I would always structure such a case completely top down. E.g. in your case, start with the population, then % of people needing glasses, % of those in reach of your optician,...)
The channels only become relevant in this example on the lower levels of the structure (% in reach). As glasses are not a "nice to have" item for most people, the total market will not change depending on the channels used. This might be different for e.g. a restaurant (where a delivery option might create new customers, that would otherwise cook their own food).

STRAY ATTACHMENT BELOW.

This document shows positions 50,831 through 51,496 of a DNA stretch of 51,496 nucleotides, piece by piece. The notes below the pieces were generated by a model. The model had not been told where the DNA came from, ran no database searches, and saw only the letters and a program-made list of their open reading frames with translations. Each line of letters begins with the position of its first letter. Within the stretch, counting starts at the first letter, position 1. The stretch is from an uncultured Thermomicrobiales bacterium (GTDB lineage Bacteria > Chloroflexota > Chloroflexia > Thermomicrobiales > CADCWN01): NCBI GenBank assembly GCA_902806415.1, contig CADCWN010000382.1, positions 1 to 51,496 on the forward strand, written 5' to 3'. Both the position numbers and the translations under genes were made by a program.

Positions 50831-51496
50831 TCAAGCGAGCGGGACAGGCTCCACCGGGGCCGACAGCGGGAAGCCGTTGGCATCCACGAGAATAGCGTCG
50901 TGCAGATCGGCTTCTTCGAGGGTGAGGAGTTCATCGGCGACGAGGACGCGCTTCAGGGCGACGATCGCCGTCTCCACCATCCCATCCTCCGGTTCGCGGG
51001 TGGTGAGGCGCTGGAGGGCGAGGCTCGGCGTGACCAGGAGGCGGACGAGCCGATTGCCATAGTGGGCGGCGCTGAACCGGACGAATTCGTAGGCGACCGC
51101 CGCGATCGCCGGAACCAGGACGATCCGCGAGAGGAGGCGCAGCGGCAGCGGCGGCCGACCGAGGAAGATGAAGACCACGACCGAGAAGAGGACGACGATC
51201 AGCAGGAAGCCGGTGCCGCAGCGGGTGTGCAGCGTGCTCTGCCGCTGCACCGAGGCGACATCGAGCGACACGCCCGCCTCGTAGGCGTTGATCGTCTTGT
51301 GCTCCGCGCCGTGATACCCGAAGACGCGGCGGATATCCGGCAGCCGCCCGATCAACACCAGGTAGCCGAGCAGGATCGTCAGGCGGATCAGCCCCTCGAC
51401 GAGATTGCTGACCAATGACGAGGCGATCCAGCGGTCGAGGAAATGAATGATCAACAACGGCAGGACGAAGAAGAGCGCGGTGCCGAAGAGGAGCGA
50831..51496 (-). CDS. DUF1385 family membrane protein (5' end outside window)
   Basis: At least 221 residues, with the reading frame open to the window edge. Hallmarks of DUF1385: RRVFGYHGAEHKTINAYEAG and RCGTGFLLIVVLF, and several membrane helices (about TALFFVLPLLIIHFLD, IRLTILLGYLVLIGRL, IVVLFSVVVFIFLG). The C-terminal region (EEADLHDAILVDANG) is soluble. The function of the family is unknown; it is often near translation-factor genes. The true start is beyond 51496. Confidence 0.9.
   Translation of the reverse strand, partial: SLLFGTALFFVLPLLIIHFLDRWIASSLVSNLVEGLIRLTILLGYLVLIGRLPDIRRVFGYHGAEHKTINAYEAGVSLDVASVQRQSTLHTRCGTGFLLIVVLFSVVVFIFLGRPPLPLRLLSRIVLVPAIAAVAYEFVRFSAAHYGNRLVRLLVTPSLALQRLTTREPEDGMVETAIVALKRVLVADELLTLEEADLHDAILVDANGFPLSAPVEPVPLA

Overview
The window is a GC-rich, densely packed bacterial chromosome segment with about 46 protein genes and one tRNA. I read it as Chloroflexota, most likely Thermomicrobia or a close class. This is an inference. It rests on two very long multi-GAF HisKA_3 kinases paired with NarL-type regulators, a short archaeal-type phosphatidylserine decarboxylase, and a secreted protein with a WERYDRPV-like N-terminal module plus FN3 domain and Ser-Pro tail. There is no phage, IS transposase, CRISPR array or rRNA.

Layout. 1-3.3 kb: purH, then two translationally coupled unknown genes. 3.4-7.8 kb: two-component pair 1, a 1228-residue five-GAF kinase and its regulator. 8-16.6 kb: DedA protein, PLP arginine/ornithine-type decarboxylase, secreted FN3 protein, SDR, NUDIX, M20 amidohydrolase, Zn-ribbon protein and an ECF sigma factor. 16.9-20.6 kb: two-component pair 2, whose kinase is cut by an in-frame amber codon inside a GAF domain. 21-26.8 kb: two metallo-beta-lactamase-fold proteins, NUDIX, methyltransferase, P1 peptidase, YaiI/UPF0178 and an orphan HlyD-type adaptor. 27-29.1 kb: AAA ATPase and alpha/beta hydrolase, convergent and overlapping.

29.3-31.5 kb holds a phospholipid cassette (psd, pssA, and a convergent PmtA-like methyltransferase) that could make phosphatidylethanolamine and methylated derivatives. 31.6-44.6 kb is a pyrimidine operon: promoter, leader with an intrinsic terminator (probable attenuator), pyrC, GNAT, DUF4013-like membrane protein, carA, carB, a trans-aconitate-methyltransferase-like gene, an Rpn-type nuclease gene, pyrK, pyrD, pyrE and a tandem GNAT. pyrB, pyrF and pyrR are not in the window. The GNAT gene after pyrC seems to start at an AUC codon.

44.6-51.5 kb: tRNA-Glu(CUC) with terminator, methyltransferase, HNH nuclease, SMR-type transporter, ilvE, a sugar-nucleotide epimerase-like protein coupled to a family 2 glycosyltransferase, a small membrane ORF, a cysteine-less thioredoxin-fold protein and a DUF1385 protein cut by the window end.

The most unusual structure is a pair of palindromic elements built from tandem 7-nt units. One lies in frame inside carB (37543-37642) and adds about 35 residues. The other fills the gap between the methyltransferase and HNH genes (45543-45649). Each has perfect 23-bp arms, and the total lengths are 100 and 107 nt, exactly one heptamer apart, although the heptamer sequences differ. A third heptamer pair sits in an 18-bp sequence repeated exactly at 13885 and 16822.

And yes, you are right, that you are going very deep into one branch in your example. This is a good thing, as long as you point out that there are many other branches. In a real case setting you likely won't have the time, so you have to prioritize harder. E.g. make the assumption that 60% of all adults (14+) will need glasses and buy 1 pair every 2 years (If you ask the interviewer if this seems to be valid, you will likely get an OK)
For staying more structured, draw out the structure of your approach explicitely (this will also help your interviewer to follow along). In this example, a tree structure will work well.
Then be sure to frequently check back on your initial strucuture and you won't get lost in detail.
Hope this helps. Feel free to ask more questions.